SCREENING DEVICE: A method for limiting participation on the platform to participants on each side that are attractive to participants on the other side. Common screening devices are “exclusionary vibes,” which provide signals that only certain kinds of participants (such as lower-income people for a mall, or Jewish people for a dating site) should join the platform; and “exclusionary amenities,” which provide value only to the type of participants that the platform seeks to attract (such as articles on fly fishing for a magazine that wants to attract purchasers of fly-fishing-related goods and services).
SELF-SUPPLY: For platforms that connect consumers with providers of goods and services, the platform supplies some of those goods and services itself. It may do this as a tactic during its start-up to help secure ignition, and it may do this longer term simply because it has some expertise in doing so and can make money that way.
SIGNALING DEVICE. An indicator that participants belong to the same platform and could therefore profitably interact. Payment card systems, for example, use logos on cards and at merchant terminals to inform cardholders that they can use their card at that terminal and for merchants to inform cardholders of this fact.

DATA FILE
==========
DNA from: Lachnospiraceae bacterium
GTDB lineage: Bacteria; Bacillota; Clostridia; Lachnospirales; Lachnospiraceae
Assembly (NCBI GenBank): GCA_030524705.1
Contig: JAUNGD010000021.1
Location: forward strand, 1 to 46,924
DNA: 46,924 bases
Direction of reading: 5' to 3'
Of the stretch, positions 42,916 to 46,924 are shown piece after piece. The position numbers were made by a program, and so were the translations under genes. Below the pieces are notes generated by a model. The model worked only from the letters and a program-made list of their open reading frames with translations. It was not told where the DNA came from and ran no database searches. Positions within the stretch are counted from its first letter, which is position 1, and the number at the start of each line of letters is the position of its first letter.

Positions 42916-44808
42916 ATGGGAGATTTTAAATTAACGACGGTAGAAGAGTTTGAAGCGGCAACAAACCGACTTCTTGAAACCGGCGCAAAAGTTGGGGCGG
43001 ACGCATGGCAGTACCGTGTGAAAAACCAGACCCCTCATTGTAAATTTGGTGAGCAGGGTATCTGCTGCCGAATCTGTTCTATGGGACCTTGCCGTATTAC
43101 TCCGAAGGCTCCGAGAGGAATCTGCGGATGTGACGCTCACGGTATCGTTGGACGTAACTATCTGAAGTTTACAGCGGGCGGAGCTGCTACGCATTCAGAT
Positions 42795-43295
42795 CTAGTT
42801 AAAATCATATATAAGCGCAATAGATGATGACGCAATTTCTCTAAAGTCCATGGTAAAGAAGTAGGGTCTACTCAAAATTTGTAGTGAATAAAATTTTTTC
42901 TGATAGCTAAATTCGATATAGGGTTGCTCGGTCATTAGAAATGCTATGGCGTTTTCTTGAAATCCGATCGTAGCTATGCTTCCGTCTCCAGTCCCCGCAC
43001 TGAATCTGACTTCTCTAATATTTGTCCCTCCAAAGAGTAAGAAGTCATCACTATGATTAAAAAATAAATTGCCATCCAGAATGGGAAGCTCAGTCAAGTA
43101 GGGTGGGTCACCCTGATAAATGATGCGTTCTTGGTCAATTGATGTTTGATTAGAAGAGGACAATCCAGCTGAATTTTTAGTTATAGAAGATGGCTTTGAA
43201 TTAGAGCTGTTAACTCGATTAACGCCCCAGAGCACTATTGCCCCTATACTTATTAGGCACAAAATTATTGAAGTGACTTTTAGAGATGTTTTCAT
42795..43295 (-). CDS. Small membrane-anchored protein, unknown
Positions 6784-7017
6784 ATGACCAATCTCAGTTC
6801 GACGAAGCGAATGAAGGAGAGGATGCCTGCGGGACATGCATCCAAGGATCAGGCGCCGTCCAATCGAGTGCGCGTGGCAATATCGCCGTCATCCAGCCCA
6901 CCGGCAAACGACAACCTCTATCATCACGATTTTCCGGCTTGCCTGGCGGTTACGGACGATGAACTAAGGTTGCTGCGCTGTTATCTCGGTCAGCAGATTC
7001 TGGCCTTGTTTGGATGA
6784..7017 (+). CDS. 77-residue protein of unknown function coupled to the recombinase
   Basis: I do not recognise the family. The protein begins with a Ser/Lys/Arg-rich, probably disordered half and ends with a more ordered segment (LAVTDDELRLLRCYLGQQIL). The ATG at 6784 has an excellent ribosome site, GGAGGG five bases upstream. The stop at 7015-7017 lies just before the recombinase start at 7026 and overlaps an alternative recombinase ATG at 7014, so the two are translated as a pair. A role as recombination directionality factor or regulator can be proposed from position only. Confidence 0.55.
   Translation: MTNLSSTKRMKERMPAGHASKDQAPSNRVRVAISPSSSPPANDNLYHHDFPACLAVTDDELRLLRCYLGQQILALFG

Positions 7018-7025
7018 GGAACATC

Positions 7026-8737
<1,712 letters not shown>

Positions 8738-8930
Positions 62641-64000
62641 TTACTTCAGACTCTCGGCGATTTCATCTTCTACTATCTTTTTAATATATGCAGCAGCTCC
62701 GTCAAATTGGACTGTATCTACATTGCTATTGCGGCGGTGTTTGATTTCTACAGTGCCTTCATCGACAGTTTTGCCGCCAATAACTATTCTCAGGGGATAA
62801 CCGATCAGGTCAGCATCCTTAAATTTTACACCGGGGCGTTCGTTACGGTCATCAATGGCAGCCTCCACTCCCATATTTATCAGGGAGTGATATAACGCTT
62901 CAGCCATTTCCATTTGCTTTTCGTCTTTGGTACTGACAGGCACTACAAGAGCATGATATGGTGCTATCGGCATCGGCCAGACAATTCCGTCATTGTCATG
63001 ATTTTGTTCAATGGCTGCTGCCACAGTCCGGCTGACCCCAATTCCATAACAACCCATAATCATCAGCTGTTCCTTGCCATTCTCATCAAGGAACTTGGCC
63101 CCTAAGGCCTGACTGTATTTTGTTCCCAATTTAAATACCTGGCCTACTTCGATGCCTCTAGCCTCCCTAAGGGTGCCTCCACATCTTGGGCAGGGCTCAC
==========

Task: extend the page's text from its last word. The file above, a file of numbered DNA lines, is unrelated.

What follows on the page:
SINGLE-HOMING: When platform participants standardize on and use only a single platform. For example, most people have a single wired broadband provider at home.
SUBSIDY-SIDE: A group of customers who do not cover their costs of participating on a platform. A multisided platform could have more than one group of subsidized customers, so long as there is one group that functions as the money side. Most consumers of ad-supported media, for example, pay little if anything and are provided content of significant value.
TRANSACTION COST: The economists’ term for frictions; see “friction.”